• A Calgary judge on Monday rejected an emergency application seeking a stay of Alberta's COVID-19 public health restrictions, including bans on gatherings and mandatory masks. A Calgary law firm and the Justice Centre for Constitutional Freedoms appeared in court Monday morning to make an application for an emergency injunction staying Alberta's public health restrictions alleging they violate constitutionally guaranteed rights. 
  • A pastor in Edmonton was handed a fine of $1,200 on Sunday for violation of health orders at the GraceLife Church.
  • Calgary police Chief Mark Neufeld warned Monday there's a time and place to debate the legitimacy of laws and punishments, but it's not when police are enforcing them. Provincial health orders bar outside gatherings. Those in violation can be hit with tickets that start at $1,000. Calgary's mask bylaw carries fines starting at $100.
  • Neufeld was alluding to an incident caught on video last Thursday that showed officers arresting a 21-year-old man at an outdoor skating rink in Calgary for allegedly violating a public health order and resisting arrest. There were also two arrests at an anti-mask, anti-restrictions protest in front of Calgary City Hall. 
  • Paramedics are asking the government to expedite their access to the COVID-19 vaccine, as it's not clear when they will be immunized.  which the government plans to administer to  29,000 health-care workers by the end of December and give to long-term care residents, staff who work in long-term care and designated supportive living centres, health-care workers in the highest risk areas of hospitals and people over the age of 75 in the first quarter of 2021.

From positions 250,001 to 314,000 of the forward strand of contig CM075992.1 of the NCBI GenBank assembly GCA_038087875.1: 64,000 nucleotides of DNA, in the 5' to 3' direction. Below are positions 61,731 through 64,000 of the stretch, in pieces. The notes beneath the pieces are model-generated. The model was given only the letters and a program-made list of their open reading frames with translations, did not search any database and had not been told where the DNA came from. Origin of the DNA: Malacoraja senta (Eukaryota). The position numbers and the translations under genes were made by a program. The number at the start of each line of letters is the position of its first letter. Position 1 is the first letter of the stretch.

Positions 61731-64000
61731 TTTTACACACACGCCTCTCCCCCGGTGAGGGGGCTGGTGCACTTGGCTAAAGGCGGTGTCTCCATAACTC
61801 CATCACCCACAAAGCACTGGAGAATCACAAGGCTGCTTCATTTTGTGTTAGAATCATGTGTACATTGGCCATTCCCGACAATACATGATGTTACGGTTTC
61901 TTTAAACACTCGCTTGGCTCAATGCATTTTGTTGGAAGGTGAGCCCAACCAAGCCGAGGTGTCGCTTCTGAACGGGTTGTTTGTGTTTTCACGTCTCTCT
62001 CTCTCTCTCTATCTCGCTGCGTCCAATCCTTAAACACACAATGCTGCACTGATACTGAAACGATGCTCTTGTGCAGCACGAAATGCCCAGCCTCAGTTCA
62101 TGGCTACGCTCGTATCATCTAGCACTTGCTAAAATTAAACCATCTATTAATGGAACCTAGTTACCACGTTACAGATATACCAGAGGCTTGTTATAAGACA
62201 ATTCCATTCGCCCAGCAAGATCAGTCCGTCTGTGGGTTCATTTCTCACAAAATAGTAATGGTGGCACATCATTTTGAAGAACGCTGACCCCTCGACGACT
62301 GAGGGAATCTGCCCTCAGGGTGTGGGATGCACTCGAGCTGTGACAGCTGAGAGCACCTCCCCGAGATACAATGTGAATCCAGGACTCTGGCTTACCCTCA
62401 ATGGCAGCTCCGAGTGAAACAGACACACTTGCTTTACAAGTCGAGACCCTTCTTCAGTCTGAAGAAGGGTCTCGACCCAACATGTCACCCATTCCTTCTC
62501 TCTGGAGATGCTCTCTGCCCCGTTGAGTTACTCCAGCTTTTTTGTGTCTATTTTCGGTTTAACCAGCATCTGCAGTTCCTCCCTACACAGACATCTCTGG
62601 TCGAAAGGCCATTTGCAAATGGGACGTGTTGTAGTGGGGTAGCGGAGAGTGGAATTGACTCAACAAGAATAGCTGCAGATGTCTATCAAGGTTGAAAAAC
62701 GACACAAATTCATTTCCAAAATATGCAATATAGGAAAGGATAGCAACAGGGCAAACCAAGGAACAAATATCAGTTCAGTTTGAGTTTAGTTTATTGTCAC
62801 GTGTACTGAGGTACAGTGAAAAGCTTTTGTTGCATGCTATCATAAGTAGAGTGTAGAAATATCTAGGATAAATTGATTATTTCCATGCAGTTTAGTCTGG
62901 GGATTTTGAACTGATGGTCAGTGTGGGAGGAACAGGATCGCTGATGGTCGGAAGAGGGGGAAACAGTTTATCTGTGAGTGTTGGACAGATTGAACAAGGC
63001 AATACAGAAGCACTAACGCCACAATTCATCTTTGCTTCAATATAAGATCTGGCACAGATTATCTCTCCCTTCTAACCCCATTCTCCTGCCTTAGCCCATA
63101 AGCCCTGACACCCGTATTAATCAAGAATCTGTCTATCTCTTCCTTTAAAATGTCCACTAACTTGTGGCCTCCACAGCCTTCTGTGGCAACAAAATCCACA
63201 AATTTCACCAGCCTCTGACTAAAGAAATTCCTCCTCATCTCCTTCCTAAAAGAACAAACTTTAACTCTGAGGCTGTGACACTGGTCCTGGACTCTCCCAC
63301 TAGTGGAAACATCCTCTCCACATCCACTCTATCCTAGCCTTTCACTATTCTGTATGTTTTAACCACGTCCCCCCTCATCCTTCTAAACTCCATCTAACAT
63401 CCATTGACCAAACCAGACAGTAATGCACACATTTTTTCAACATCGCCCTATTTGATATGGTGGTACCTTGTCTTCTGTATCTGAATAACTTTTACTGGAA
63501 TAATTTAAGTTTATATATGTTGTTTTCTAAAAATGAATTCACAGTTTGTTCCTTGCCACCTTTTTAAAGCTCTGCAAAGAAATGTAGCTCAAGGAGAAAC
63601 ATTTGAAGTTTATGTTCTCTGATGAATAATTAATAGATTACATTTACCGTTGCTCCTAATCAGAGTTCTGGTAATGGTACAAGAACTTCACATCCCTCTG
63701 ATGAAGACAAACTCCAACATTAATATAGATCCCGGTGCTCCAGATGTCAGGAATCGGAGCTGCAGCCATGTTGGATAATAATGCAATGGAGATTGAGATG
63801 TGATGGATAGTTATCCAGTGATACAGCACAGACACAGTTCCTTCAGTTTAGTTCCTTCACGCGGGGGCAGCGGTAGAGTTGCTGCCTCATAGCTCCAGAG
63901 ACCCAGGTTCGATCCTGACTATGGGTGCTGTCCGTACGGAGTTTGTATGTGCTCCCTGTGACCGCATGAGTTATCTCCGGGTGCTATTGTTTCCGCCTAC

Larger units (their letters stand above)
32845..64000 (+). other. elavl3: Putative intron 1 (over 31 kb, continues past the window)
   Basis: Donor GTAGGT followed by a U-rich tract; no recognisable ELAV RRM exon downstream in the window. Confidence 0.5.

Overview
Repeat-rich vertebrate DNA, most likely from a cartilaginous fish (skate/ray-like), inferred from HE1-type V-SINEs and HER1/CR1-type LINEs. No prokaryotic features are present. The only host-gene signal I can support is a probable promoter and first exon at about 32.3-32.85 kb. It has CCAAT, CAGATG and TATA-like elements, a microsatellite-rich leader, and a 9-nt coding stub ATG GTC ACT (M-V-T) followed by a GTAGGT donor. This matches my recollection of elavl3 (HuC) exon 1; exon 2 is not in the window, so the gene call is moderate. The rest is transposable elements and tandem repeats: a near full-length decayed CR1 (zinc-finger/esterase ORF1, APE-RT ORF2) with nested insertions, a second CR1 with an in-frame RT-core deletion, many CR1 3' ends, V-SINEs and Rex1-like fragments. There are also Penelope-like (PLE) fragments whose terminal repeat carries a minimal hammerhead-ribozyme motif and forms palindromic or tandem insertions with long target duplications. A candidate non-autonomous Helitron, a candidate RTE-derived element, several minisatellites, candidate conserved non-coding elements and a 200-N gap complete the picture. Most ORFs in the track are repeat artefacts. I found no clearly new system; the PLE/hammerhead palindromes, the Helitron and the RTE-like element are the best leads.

• Alberta Health Services has placed the Peter Lougheed Centre's emergency department under COVID-19 outbreak status after 12 staff members tested positive.
  • A field hospital in Edmonton could open by mid-January.
  • Operators of Calgary's largest homeless shelters are working hard to try and make up for a lack of volunteers this holiday season. 

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Duration 1:55
Alberta's chief medical officer of health Dr. Deena Hinshaw says that the new vaccination against COVID-19 is safe and it works.

What you need to know today in Alberta

On Tuesday, Alberta Premier Jason Kenney announced there will be a one-time exemption to the province's gathering restrictions, allowing those who live alone to visit another household once between Dec. 23-28. 

A household must only host a maximum of two people who live alone, not including minors.

The province also relaxed another rule — massage therapy will now be allowed for those who have a prescription, with precautions in place.